Finding the right time to conduct a PCS is dependent on a community’s geography, weather, and funding availability. So long as your roadways aren’t buried beneath layers of snow, a PCS can happen at almost any time of the year.
“A lot of things are taken into consideration before we do a PCS,” says Holland. “Road construction usually takes place between March and November. We try our best to work around those schedules. Fiscal years vary from state to state; thus, some municipalities wait to assess how much funding is available before conducting a survey. In short, we can start almost anywhere at any time given the conditions are ripe.”
Transforming data into actionable insight
Now that you’ve got data from the PCS, let’s turn that information into practical plans to improve your community’s road network. WithersRavenel takes the collected PCS data and turns it into a lifecycle model that depicts 20+ year asset lifespans and accounts for multiple model impact scenarios such as budget variations and pavement treatment options. Through these models, decision-makers can see where their infrastructure is most vulnerable. We then work with communities to develop a roadmap that seeks to stop failures before they ever occur.
“An elected official recently told me that they have a greater level of confidence in predicting how a decision they’re making today is going to impact the future of their community,” notes WithersRavenel’s Product Manager Becca Ruffin. “They’re thinking about the long-term impact and viability of their infrastructure, decades into the future—and one of the ways that you can do that is by tracking pavement conditions of road networks.”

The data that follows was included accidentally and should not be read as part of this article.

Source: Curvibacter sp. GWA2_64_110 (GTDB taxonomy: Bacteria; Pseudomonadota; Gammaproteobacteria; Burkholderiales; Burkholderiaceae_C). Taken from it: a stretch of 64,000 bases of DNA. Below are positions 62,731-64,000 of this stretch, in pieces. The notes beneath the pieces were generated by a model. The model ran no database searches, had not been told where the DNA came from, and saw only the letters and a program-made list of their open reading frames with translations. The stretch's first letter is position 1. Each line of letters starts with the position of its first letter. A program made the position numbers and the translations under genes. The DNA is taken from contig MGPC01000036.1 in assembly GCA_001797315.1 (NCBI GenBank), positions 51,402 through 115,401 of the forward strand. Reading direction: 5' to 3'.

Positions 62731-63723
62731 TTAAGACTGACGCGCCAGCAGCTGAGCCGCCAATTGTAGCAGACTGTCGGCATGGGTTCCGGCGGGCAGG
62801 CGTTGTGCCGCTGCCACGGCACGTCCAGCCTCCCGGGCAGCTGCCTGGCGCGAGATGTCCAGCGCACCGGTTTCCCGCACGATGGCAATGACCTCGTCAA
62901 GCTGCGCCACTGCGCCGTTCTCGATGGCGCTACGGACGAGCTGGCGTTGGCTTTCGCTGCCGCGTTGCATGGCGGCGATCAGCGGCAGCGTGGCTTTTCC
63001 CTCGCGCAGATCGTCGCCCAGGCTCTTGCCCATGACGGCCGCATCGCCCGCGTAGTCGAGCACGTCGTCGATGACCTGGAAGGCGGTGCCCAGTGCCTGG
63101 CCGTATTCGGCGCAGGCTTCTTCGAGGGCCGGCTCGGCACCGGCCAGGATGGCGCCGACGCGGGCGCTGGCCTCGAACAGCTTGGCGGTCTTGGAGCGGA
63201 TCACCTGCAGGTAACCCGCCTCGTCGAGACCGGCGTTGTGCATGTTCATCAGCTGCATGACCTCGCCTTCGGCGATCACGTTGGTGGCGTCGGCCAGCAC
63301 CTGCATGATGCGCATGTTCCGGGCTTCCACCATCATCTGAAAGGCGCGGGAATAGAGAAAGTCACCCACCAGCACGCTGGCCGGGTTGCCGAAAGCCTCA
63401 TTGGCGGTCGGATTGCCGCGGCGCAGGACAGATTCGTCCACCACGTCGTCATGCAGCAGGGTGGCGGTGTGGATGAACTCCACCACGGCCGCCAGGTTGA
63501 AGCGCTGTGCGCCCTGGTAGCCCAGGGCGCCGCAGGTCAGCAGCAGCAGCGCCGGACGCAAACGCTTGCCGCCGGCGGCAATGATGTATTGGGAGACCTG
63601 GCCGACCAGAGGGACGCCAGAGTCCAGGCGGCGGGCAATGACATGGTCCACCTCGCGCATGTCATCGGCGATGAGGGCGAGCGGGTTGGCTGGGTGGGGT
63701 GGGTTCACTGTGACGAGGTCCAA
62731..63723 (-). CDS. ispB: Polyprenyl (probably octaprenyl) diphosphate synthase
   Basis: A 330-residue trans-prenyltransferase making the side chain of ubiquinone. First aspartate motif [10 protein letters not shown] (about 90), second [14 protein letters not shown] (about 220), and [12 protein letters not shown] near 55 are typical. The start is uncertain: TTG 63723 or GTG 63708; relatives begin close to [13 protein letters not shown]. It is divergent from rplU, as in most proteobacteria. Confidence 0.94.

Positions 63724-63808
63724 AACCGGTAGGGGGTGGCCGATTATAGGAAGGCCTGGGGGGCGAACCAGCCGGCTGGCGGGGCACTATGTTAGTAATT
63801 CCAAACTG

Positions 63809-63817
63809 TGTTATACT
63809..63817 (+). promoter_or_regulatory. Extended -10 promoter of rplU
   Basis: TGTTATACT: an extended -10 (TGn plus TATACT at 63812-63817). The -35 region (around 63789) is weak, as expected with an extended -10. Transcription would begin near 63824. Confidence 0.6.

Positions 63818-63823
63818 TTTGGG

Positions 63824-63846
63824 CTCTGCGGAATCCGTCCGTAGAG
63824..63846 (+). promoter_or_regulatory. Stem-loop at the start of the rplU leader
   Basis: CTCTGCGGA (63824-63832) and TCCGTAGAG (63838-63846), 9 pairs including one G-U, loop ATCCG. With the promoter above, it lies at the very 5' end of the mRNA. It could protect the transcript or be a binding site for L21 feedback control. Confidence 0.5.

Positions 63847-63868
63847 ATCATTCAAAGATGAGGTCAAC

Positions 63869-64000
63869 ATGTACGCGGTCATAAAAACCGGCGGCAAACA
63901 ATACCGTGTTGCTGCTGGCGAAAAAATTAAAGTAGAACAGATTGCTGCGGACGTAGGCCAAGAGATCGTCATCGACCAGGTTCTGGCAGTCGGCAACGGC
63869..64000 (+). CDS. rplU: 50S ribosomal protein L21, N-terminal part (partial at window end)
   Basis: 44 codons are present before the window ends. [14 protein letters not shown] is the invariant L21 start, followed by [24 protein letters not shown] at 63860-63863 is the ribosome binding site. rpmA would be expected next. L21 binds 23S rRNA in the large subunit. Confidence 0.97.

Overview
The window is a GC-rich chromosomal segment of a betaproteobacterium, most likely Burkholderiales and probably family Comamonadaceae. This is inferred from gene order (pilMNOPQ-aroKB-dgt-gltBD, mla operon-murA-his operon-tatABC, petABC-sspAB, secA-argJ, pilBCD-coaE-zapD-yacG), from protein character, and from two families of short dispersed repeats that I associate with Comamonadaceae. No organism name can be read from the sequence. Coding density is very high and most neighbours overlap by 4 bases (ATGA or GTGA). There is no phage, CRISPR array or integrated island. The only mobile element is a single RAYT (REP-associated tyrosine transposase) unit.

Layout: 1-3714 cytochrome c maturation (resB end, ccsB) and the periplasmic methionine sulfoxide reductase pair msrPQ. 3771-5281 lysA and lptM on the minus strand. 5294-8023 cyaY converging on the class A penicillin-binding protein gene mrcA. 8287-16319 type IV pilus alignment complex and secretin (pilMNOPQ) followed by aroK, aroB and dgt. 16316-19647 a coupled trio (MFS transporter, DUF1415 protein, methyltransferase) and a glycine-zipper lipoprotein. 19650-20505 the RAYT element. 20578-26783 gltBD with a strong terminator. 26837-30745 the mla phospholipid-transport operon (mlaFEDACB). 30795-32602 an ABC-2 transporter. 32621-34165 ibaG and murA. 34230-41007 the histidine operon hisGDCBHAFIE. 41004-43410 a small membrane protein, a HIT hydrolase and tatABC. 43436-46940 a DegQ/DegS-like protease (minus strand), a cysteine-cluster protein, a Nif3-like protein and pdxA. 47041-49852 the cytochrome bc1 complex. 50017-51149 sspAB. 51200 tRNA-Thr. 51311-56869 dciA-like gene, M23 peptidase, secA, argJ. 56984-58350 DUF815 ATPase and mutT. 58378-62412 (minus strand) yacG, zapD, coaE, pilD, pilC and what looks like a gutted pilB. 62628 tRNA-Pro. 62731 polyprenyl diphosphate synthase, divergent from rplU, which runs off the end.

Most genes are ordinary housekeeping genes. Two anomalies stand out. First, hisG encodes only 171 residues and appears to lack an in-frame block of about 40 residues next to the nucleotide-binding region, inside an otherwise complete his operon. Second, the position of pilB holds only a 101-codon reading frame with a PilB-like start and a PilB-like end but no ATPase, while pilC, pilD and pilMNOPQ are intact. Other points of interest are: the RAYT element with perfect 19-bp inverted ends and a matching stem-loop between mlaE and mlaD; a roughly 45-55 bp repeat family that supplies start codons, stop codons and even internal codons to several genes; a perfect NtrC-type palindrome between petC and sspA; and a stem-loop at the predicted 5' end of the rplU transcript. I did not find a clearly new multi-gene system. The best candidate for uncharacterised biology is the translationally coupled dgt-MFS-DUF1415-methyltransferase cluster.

Lifecycle modeling and planning can be likened to a crystal ball for the effective management of pavement infrastructure. By starting from the current condition and expected lifespan of pavements and factoring in budget considerations, decision-makers and leaders can forecast road conditions for decades to come.
Through this process, community leaders can engage in numerous what-if situations: what could we accomplish if we had more funding? what happens if we defer repairs? By having this information available communities can strategize and execute decisions that safeguard the long-term sustainability of roadways.
Ready to get started?
Whether you’ve got a treasure trove of detailed records or are just starting to build your pavement data inventory, understanding your roadways is essential in building a pavement management program that works effectively. If you’re ready to get started on this journey with a PCS, don’t hesitate to contact WithersRavenel’s Director of Pavement Management Steve Lander, PE at firstname.lastname@example.org.
If you already have data and are ready to get it implemented into a lifecycle model, connect with WithersRavenel’s Product Manager Becca Ruffin at email@example.com.
At the end of the day, it’s all about keeping your community rolling smoothly and making roads safer, sustainable, and within budget. After all, there’s more to pavement management than just pavement.